shoegalRN 16,242 Views
Joined: Dec 5, '06;
Posts: 1,379 (43% Liked)
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Looking back to when I was a new grad, I expected the following:
-RESPECT (meaning do NOT talk to me like I'm stupid infront of pts, co-workers, and family members)
-do not gossip or discuss my "mistakes" with those in your clique at the lunch table.
-do not "micro-manage" by standing in the doorway with your arms folded watching me like a hawk. Then you wonder why I make little mistakes. It's because I'm nervous that you sitting there trying to be intimidating watching me like a hawk with your arms folded across your chest.
-please understand I am trying to build confidence in myself and my nursing skills. If I ask a question for "clarification" (maybe TWICE at the most), this don't mean I'm "not getting it". It means I respect your opinion about my nursing judgment and I want to make sure I'm just as strong as a nurse you are some day.
-please keep me in the loop. If you feel I am not "up to par", do not send a mass email to the DON, the educator, the charge nurse, and other preceptors talking about all my mistakes, but yet, tell me I'm doing "ok". Then the next thing, I'm pulled in to the DON's office to "answer" to your email. If you are gonna do that, at least CC me on the email and give me an opportunity to defend myself.
-please understand just because something is "second nature" to you because you have been doing it for years, it's still new to me and I may be a little slow catching on. Some people are hands on learners and have to do things several times before they are comfortable with it. And I'm talking about within a reasonable time frame (not something like asking the same questions after 2 months on orientation).
-last but not least, it doesnt matter that you graduated from nursing school many years ago, please never forget how it feels to be new. Treat me the way you want to be treated, period.
My secret to burn out was to become a travel RN. I've been a nurse 5 years, with 4 years in the ED and becoming a travel nurse helped me a lot with being burned out. I was becoming very jaded and it got so bad that I just didnt look forward to going to work anymore. Now that I travel, I look forward to the new challenges and I travel to places that provide a lot of activities for me to do on my off days. I have found that I have a love for nature that I wouldnt have otherwise known if I wouldnt have traveled. For my peace of mind, I prefer to hike in the mountains or sit on a beach. And I get to change jobs every 2-3 months so I won't get burned out.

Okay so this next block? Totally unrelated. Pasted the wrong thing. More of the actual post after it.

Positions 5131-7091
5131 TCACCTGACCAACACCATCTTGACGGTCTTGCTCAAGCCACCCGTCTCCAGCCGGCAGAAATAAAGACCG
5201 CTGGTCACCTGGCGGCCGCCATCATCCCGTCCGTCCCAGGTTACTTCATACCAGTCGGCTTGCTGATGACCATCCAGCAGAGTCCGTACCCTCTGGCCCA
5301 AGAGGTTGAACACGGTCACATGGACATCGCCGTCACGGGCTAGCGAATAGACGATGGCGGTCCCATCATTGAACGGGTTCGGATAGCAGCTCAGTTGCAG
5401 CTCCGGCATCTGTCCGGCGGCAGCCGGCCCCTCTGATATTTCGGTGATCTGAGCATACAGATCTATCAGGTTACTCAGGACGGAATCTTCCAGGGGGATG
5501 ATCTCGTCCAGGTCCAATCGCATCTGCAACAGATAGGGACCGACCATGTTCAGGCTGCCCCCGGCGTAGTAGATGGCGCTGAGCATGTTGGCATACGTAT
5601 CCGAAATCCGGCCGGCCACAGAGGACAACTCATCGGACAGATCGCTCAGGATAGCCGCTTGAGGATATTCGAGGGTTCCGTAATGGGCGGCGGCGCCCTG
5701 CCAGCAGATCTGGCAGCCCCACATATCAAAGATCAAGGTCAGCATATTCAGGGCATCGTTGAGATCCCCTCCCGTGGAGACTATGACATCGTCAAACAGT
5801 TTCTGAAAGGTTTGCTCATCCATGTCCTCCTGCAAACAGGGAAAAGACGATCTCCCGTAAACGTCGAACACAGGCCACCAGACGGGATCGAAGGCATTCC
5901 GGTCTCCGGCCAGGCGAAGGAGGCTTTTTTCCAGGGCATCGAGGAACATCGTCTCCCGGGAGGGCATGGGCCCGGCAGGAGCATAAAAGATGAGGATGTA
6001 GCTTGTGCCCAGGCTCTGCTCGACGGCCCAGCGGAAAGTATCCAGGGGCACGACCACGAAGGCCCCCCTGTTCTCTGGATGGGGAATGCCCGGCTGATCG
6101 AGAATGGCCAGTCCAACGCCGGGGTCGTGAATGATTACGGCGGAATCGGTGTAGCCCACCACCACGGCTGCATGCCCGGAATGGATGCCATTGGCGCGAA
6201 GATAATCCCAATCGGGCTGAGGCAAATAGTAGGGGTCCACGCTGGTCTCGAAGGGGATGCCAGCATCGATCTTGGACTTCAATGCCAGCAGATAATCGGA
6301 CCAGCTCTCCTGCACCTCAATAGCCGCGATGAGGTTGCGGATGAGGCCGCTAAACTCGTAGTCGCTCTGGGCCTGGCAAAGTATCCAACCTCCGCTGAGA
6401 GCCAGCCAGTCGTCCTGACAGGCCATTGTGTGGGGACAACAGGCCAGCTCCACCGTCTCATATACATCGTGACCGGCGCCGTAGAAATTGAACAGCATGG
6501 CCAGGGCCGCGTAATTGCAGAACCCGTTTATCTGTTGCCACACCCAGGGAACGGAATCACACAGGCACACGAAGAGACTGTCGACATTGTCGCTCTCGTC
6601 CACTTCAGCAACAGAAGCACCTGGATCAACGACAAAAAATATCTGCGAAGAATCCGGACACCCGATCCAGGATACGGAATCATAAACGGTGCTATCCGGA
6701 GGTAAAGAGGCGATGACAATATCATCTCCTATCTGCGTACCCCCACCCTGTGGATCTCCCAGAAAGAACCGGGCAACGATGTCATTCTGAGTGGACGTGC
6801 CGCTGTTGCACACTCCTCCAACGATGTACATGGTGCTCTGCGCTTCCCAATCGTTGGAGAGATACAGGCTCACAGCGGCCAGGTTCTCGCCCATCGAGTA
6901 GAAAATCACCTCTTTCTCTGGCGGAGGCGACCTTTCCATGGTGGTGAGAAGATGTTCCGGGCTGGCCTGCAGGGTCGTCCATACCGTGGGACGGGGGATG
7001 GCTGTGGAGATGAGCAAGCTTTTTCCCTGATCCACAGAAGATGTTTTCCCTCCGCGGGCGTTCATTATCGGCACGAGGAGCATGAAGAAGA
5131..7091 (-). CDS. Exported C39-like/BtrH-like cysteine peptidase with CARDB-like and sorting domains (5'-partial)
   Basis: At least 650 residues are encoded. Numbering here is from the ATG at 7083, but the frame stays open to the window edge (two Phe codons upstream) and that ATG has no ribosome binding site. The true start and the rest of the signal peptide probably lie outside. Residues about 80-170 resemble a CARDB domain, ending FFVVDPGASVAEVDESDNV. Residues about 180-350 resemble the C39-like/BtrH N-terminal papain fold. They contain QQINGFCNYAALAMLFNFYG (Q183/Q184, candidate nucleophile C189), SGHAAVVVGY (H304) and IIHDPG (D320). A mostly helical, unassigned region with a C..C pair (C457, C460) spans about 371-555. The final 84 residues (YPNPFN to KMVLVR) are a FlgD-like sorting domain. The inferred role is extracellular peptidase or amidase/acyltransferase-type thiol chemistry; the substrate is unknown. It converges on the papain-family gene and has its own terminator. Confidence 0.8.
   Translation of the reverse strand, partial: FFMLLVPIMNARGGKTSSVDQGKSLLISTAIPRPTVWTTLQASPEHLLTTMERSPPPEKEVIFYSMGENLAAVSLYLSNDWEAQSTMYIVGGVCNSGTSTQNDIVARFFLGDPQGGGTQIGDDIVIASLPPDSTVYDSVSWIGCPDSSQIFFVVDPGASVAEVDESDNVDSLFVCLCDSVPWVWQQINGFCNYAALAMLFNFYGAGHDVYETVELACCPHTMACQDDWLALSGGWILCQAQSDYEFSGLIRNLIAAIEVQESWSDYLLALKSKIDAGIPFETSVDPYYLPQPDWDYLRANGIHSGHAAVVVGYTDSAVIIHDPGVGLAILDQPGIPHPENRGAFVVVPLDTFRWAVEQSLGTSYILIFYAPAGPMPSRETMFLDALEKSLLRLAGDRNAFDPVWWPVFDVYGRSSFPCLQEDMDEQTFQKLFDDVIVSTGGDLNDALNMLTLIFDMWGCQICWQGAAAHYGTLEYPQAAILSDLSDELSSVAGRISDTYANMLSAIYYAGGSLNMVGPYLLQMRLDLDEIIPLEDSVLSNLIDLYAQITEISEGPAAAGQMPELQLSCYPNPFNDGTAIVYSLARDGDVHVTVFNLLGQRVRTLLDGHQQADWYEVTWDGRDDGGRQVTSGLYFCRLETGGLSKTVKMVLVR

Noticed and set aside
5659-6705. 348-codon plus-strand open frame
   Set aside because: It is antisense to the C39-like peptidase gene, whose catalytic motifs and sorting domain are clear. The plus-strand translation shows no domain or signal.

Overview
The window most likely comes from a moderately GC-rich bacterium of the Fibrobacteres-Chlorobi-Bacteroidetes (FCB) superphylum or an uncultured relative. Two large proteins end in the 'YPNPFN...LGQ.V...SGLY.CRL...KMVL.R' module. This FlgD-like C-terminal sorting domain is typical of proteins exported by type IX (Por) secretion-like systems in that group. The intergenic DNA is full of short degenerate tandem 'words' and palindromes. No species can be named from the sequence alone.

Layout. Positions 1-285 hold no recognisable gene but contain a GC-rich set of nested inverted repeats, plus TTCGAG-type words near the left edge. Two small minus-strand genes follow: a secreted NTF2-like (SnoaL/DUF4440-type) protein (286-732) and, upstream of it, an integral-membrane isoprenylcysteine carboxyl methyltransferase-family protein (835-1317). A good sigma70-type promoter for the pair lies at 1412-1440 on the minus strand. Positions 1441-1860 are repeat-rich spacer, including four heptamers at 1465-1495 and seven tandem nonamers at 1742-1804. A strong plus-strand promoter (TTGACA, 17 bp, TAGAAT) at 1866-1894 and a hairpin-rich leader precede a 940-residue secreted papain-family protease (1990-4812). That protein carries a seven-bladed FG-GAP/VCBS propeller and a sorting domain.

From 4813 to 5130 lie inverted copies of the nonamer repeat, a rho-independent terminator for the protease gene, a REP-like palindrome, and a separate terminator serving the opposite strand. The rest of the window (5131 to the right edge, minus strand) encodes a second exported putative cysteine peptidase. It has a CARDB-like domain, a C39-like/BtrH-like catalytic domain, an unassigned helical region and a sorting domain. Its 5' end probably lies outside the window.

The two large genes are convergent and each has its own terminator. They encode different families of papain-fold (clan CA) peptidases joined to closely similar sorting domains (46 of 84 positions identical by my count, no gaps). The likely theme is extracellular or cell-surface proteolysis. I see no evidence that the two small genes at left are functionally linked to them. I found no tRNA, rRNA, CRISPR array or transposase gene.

For my home job, I went to PRN status and only work the required hours to keep my status up. And I mean I only work the bare minimum.
I agree with the previous poster. I, too, also started off in ICU, and one week before my orientation was up, I met with the director and asked to be transferred. I have been in ER ever since and I love it!
Sometimes, a unit is just not a good fit, no matter how you try to look at it. I would start putting in applications with other units within your hospital.
You have the good evaluation under your belt, so use that to transfer. If asked why you left the unit, explain maybe that speciality wasnt a good idea to go right into after nursing school. Explain you want to build up your skills and confidence and maybe in a couple of years, go back once you have grown as a nurse. That worked for me.
PLEASE be patient with yourself! This was so hard for me to do. You will not pick up everything on the first or even the second try. You have just graduated from nursing school and you are in the real world now. This means things are a lot DIFFERENT than what you have been told. Embrace this. Remember you are not super nurse and nobody is expecting you to be. Give your own self a learning curve.
Do NOT compare yourself to other nurses, especially experienced nurses. You are brand spanking new, do not worry about "why can't I get an IV on the first try like her", who has been doing IV's for years. Focus on your own journey. Comparing yourself to others will only make you more self conscious.
Do NOT participate in gossip sessions. You do not need to look down on another nurse to make yourself feel better about your nursing skills, or lack thereof.
When you go home at the end of the day, look things up just like you did in nursing school. If you had a procedure you had to do and never heard of it, let alone done it before, look it up. Same with meds. Look up diseases and their pathologies, as well as treatments. This will help out so much when you come across this again in the future.